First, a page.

Editorial: Making the important decision

It was refreshing to see Mike Griffin, NASA's new administrator, telling employees that the work they do is important. Feds just don't hear enough positive feedback these days. Griffin, however, went further by informing employees at Ames Research Center that he plans to cut back on the outsourcing of research projects so that NASA employees can refocus on basic research.

The Bush administration's competitive sourcing initiative has attempted to improve government efficiency. The system is far from perfect, but it has the virtue of adopting a popular theory — that competition spurs organizations to work better and faster and to focus on results — and putting it to the test.

All the test results are not yet in.

Of course, the Bush administration sees successes. The initiative is reducing costs, according to the Office of Management and Budget's "Report on Competitive Sourcing Results" for fiscal 2004, which was issued last week. The report states that every dollar spent on competitive sourcing that year will produce $20 in savings during the next five years.

There were concerns that OMB's A-76 revisions would "dismantle the [government] workforce," but federal employees were selected to perform in about 91 percent of the A-76 competitions in fiscal 2004, according to the report.

What is less clear is whether competition has improved programs.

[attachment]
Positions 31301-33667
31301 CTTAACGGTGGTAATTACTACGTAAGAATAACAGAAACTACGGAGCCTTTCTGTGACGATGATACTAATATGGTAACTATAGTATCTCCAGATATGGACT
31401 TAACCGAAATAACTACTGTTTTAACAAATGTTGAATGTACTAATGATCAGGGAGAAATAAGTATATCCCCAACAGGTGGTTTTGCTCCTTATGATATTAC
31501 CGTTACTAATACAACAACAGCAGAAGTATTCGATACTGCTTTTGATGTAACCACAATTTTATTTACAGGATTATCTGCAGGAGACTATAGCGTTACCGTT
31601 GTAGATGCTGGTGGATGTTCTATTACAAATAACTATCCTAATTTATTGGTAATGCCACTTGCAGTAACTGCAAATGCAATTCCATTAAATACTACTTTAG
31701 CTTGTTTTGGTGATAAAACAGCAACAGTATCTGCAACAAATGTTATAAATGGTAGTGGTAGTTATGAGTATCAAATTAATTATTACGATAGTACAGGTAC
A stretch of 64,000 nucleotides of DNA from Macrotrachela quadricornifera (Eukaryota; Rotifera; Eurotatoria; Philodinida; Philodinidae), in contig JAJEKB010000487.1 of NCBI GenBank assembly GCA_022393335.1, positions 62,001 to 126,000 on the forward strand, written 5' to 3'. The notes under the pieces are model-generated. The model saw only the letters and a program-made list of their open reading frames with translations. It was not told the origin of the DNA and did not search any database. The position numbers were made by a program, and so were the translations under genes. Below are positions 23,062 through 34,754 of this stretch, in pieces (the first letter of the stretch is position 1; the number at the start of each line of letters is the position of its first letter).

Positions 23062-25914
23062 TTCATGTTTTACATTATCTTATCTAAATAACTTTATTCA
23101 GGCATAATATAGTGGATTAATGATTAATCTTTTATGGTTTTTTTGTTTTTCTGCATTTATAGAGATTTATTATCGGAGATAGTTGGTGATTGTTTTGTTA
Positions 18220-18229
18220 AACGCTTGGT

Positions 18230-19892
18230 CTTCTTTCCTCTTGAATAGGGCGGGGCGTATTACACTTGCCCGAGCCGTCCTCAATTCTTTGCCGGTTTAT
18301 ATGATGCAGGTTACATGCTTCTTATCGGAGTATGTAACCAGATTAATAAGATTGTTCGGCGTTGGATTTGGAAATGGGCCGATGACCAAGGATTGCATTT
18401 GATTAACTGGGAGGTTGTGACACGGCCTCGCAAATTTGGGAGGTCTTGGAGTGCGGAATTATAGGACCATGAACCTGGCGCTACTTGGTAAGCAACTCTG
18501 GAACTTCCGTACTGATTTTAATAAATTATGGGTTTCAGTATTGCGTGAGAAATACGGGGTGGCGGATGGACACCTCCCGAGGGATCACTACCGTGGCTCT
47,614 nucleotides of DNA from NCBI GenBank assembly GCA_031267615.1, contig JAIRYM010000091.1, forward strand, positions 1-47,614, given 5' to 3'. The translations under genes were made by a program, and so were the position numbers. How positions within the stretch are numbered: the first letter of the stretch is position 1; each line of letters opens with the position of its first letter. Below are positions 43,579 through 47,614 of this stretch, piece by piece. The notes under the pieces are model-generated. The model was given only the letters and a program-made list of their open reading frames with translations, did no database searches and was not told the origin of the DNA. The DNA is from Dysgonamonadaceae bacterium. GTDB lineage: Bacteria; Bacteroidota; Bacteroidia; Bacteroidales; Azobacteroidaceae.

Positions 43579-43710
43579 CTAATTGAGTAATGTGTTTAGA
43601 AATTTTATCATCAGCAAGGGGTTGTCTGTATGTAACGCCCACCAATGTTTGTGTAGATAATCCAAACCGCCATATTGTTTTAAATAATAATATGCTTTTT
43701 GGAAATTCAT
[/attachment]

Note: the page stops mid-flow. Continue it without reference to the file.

The first and most important step of the competitive sourcing process is to determine what should — and what should not — be opened to competition. Agencies must determine if a task is "inherently governmental." The term is unfortunate, but the issue it raises is essential.

There are some tasks that are just too important to be outsourced and that do not improve with competition. Griffin is correct to focus on research and development, a critically important subject for NASA and the country. It is an area that needs more attention generally and one that seems not to benefit from competition.

Griffin has provided few details about what his approach may mean. It seems that he is swimming against the current. But we give him credit for raising the subject.

To insource or to outsource? It is not an easy question to answer.

— Christopher J. Dorobek

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